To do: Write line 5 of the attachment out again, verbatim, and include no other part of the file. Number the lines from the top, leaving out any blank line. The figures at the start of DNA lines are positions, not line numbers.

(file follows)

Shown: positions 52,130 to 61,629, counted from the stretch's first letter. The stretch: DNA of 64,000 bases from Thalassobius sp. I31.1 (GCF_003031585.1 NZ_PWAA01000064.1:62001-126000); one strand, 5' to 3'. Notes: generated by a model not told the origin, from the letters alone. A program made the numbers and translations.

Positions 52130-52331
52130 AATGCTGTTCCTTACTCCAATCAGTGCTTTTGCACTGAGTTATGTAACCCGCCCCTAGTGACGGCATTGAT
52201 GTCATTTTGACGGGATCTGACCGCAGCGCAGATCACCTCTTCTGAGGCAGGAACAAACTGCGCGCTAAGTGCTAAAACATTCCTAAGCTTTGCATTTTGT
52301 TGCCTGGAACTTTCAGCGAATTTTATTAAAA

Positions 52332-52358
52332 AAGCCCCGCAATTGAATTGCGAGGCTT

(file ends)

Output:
52301 TGCCTGGAACTTTCAGCGAATTTTATTAAAA